The Boeing 737 is a short-to medium-range twin jet narrow-body airliner. Originally developed in 1960 with B737-100 as a shorter, lower-cost twin-engined airliner derived from Boeing’s 707 and 727, the 737 has developed into a family of nine passenger models with a capacity of 85 to 215 passengers. The 737 is Boeing’s only narrow-body airliner in production, with the -600, -700, -800, and -900ER variants currently being built. A re-engined and redesigned version, the 737 MAX, is set to debut in 2017.

Originally envisioned in 1964, the initial 737-100 flew in 1967 and entered airline service in February 1968. Next, the lengthened 737-200 entered service in April 1968. In the 1980s Boeing launched the -300, -400, and -500 models, subsequently referred to as the Boeing 737 Classic series. The 737 Classics added capacity and incorporated CFM56 turbofan engines along with wing improvements. In the 1990s Boeing introduced the 737 Next Generation with multiple changes including a redesigned wing, upgraded cockpit, and new interior. The 737 Next Generation comprises the four -600, -700, -800, and -900ER models, ranging from 102 ft (31.09 m) to 138 ft (42.06 m) in length. Boeing Business Jet versions of the 737 Next Generation are also produced.

The Next Generation Boeing 737-800 aircraft is the biggest selling model and has up to 189 seats, compared to just 100 on the original B737-100.

Technical Details Boeing 737-800

Engine: 2 x CFM56-7B26
Maximum Thrust: 2 x 116.99kN / 26,300lb
Performance Typical Cruising Speed: Mach 0.785 / 853km/h
Max Certified Altitude: 41,000ft
Range with Full Payload: 2,590nm / 4,800km / 2,990miles
Max Fuel Capacity: 20,896kgs
Average fuel consumption: 2,000kgs per hour
Weights Operating Empty Weight: 41,145kg
Max Takeoff Weight (MTOW): 79,015kg / 174,200lb
Max Landing Weight (MLW): 65,316kg / 146,300lb
Max Zero Fuel Weight (MZFW): 61,688kg / 136,000lb
Dimensions Wingspan (with winglets): 35.8m / 117.5ft
Overall Length: 39.5m / 129.6ft
Vertical Fin Height: 12.6m / 41.3ft
Cabin Width: 3.54m / 11.62ft
Wing Area: 124.6m2 / 1,341ft2
Capacity Flight Crew: 2
Typical two-class configuration: 162 seats
Max single class seating: 189 seats
Freight Capacity: 6,220kg / 13,710lb

Interesting facts about B737

  • The 737 became the first-ever commercial jet airplane to surpass the 10,000 orders milestone in July 2012.
  • 10,000 B-737s stacked on top of one another would be approximately 406,000 feet or 77 miles (124 kilometers) high, and is equivalent to:
  • 149 Burj Khalifa in Dubai, the tallest building in the world, stacked on top of one another.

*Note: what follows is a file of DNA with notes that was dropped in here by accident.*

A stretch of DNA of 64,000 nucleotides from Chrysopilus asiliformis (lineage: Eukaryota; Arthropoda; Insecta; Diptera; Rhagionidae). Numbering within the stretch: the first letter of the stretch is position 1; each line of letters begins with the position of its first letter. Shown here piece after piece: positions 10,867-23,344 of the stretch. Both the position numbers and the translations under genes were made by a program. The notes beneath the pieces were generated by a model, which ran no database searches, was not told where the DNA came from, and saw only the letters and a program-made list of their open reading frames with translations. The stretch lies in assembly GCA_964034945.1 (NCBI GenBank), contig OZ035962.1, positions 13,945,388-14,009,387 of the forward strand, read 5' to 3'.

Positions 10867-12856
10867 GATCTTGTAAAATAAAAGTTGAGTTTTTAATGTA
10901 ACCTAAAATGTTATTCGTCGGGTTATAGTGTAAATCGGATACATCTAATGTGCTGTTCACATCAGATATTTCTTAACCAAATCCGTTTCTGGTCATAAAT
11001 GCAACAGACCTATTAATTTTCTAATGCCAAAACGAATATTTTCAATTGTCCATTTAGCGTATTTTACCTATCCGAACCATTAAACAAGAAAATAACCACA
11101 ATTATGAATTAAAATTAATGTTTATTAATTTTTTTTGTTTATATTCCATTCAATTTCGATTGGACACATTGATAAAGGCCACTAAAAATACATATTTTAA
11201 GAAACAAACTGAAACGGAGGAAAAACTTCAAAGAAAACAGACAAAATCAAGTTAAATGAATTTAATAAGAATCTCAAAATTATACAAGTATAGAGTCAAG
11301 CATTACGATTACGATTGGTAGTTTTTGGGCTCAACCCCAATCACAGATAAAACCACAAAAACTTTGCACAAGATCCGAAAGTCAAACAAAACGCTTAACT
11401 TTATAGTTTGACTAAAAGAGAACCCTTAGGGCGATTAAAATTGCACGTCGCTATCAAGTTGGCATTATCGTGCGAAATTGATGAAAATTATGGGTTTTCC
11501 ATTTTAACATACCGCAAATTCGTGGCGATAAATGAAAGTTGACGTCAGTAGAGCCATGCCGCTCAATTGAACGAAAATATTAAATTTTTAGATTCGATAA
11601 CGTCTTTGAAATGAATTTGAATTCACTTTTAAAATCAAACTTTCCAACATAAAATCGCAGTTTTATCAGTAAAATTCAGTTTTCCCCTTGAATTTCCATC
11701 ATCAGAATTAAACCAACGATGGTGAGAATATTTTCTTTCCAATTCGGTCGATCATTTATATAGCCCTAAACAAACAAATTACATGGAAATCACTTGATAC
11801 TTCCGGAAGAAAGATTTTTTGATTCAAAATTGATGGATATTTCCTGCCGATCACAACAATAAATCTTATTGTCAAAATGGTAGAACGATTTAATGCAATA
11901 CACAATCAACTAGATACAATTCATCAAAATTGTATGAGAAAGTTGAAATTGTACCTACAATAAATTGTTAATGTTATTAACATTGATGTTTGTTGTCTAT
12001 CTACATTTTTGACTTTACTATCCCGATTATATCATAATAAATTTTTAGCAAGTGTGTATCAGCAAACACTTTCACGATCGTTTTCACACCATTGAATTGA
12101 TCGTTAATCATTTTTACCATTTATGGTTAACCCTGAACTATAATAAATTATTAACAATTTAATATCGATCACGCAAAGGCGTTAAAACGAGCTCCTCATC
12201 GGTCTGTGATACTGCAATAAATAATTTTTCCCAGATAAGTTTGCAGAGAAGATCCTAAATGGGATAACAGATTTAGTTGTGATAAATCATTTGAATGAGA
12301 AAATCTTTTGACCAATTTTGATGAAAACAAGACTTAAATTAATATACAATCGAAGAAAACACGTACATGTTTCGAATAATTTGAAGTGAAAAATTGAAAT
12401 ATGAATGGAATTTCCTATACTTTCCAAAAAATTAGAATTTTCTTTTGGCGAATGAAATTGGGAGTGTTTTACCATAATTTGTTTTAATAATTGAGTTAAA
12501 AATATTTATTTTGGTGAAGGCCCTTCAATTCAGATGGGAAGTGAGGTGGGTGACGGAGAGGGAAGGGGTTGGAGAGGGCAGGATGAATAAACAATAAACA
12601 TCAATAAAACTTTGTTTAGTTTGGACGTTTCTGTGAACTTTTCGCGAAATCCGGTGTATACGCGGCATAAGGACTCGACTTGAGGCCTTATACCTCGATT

• 274 Petronas Twin Towers in Kuala Lumpur, Malaysia,
  • 382 Eiffel Towers, Paris,
  • 280 Empire State Buildings, New York City,
  • 10,000 737s at any one time would carry approximately 1,500,000 passengers.
  • The Next-Generation 737 is as long as it is wide, earning it the nickname of the first “square” airplane.
  • The Next-Generation 737 airplane wing thermal anti-ice system can blow hot air on the wing leading edge equivalent to about six full-sized (100,000 BTU) household furnaces.
  • Within five years of entering service, the worldwide fleet of Next-Generation 737s surpassed 10 million flight hours, a feat equal to one airplane flying more than 1,141 years nonstop. The Next-Generation 737 is the first and only commercial jetliner to reach this milestone so quickly.
  • There are approximately 42 miles (67 kilometers) of wire on the Next-Generation 737-600/-700/-800/-900ER (Extended Range) models, four miles (6.4 kilometers) less than the 737-300/-400/-500 models.
  • On average, there are approximately 600,000 total parts on a Next-Generation 737 airplane.
  • Overall, the entire 737 family is the best-selling commercial jetliner in history, with orders for more than 11,150 airplanes through August 2013 from 265 customers. More than 7,700 737s have been delivered.
  • Typically, about 50 gallons (189 liters) of paint is used to paint an average 737. Once the paint is dry, it will weigh approximately 250 pounds (113 kilograms) per airplane, depending on the paint scheme.
  • More than 338 airlines in 112 countries fly 737s.
  • On average, over 2,000 737 airplanes are in the air at any given time.
  • One 737 takes off or lands every 2.0 seconds.
  • The 737 family has carried more than 16.8 billion passengers; that is equivalent to every single man, woman and child flying at least twice. (2012 world population was 7 billion).
  • The 737 has flown more than 115.0 billion miles; equivalent to approximately 624 round trips from the earth to the sun.
  • The 737 family has flown more than 180.1 million flights.
  • The 737 family has flown more than 257.6 million flight hours; the equivalent to one airplane flying more than 29,416 years nonstop